While studying comparative literature at Yale, Ward was “immersed in the more superficial side of self-discovery,” she wrote in her 2020 memoir, On All Fronts: The Education of a Journalist. She read Russian novels, smoked marijuana, dyed her hair pink, acted in student films, and even graced the school’s infamous “naked parties.”

This is Ward’s moment, and nothing in her posh background suggests she was groomed for this kind of hard-knocks reporting.

But the September 11 attacks, which occurred during the first week of Ward’s senior year, proved sobering, and ultimately became the catalyst for her career. The next summer, she interned at CNN’s Moscow bureau, and after graduation she got her start as an overnight-desk assistant at Fox News in New York. She soon moved to Beirut, where she covered the execution of Saddam Hussein, and was sent to Iraq, where she embedded with the U.S. military. Then it was off to Moscow as a correspondent for ABC News. (Ward speaks fluent French and Italian as well as conversational Russian, Arabic, and Spanish, and basic Mandarin.) In 2011, she went to CBS News, where, among other risks, she endured bombing and sniper fire to report on Aleppo for 60 Minutes.

It’s all this, but mostly her mastery of her métier, that has impressed civilians and seasoned journalists alike. “Clarissa is the gold standard,” says Martha Raddatz, the long-serving chief global-affairs correspondent for ABC News. “She goes to the heart of the story every single time. She illuminates and questions. And shows us why we should care. I am so proud to call her a friend.”

As of Friday night in Kabul, Ward was sitting in an airplane on the tarmac at Khwaja Rawash Airport. “The planes are not flying as much as they’re supposed to be,” she told Air Mail in a voice memo she sent. “It’s possible to get out, but it’s very, very hard. The hardest part is getting into the airport compound itself. We were brushing against people, trying to squeeze through a gate with people pulling us through. It was very, very intense.”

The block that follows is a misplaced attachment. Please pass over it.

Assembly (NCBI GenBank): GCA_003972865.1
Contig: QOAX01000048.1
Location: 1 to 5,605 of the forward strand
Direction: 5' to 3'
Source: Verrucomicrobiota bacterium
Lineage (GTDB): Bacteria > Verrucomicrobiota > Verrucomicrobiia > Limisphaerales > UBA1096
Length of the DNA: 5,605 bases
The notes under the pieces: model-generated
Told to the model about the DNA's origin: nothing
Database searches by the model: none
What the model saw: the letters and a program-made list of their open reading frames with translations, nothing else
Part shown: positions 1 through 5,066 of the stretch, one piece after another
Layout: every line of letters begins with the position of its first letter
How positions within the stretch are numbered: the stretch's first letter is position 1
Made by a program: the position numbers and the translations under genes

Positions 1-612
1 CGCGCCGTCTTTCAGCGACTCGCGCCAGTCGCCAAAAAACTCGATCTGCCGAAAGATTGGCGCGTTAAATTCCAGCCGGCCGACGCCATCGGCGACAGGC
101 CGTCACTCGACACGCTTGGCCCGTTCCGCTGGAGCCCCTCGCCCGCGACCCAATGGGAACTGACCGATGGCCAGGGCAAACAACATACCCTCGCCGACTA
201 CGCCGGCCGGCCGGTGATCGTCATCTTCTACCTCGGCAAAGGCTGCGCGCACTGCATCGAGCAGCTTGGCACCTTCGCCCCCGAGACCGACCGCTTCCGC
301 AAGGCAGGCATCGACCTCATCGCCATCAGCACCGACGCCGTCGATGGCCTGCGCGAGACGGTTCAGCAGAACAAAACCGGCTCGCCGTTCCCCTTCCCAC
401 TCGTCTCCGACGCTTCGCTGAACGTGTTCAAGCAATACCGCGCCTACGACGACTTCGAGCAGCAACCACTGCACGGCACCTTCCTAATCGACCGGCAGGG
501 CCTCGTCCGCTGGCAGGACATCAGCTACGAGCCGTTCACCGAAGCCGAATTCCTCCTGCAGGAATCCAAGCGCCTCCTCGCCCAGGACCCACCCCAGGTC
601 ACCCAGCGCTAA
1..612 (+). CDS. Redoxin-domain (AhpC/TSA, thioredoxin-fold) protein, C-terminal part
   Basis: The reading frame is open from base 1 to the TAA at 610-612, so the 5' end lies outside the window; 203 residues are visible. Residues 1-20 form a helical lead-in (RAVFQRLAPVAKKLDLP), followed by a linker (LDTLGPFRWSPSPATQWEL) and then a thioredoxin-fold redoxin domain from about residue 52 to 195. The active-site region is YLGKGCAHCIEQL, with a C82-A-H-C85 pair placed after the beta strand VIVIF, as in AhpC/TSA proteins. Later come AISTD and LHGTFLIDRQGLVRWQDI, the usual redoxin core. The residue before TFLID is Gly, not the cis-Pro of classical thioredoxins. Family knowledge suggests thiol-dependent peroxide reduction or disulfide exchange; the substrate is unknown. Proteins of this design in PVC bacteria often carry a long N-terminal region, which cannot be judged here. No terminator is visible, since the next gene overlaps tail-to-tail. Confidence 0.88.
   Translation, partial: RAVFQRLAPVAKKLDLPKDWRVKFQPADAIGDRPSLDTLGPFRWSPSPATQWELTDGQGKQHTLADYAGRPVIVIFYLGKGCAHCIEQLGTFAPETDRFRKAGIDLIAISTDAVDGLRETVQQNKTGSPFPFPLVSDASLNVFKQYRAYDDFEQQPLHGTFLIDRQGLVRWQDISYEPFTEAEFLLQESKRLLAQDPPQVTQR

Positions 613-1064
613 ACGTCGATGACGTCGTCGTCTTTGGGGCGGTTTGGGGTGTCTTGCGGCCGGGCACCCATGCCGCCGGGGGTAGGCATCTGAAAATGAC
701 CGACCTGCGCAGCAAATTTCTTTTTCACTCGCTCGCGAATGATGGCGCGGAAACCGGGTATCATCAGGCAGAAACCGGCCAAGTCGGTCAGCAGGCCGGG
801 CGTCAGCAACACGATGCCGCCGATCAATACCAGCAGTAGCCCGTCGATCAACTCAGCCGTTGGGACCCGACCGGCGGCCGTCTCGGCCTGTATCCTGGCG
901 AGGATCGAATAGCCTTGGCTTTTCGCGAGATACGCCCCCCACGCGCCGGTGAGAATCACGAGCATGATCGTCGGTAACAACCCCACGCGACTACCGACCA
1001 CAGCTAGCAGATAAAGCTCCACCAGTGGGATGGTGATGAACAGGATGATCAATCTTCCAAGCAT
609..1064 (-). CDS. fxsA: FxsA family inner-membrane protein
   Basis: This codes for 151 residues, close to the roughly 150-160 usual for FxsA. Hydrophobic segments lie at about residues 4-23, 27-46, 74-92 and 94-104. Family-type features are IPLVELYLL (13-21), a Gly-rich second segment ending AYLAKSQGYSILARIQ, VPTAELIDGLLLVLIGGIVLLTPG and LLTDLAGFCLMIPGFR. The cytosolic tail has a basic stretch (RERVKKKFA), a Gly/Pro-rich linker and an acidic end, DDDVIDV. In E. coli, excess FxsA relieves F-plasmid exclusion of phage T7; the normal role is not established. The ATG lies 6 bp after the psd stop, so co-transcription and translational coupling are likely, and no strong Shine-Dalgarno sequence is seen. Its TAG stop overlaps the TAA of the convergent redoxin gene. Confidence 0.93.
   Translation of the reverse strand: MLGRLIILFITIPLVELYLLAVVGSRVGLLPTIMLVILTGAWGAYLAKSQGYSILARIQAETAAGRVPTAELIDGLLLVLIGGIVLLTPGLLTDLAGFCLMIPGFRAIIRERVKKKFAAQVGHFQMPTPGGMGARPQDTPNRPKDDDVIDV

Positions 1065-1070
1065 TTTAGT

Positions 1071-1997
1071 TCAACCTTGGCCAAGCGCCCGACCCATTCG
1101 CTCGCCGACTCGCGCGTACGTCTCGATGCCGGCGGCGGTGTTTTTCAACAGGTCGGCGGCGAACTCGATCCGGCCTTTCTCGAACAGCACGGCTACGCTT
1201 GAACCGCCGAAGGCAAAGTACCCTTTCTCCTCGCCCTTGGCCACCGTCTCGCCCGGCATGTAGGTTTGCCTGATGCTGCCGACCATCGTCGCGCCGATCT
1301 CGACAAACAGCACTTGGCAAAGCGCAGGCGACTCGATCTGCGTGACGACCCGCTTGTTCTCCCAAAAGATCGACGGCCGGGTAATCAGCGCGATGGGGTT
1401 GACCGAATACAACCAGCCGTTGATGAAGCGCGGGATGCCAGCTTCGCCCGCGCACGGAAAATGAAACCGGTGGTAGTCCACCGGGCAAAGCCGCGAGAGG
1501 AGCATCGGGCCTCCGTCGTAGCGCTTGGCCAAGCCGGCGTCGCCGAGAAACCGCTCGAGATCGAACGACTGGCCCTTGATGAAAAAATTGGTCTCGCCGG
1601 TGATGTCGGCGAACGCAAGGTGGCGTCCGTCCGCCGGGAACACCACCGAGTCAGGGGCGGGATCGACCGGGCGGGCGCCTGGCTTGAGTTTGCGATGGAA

Where is the Biden administration in all of this? “The American government is trying to act in a meaningful way to expedite the process, but I think there was a complete lack of planning and preparation for this kind of an eventuality,” says Ward. “And you’re seeing that now in this chaos that’s ensuing. What should have been done gradually over a period of six months to a year is happening in a matter of days. As a result, it’s not happening. People are camped out for two days in the scorching sun with screaming, dehydrated babies and no sign of a plane in sight. It’s a really desperate, chaotic situation in here.”

As Ward prepared to leave, she reflects on what makes the American extrication from Afghanistan especially striking. “Every conflict you cover has a unique misery and suffering and horror, and all civilian pain is horrendous,” she says. “But this is desperation the likes of which I haven’t seen in quite some time. I interviewed a soldier today who said that women were throwing their babies over the razor wire to try to get their children safely into the airport. That, to me … it doesn’t get more desperate than that.”

Ashley Baker is the Style Editor for AIR MAIL and a co-host of the Morning Meeting podcast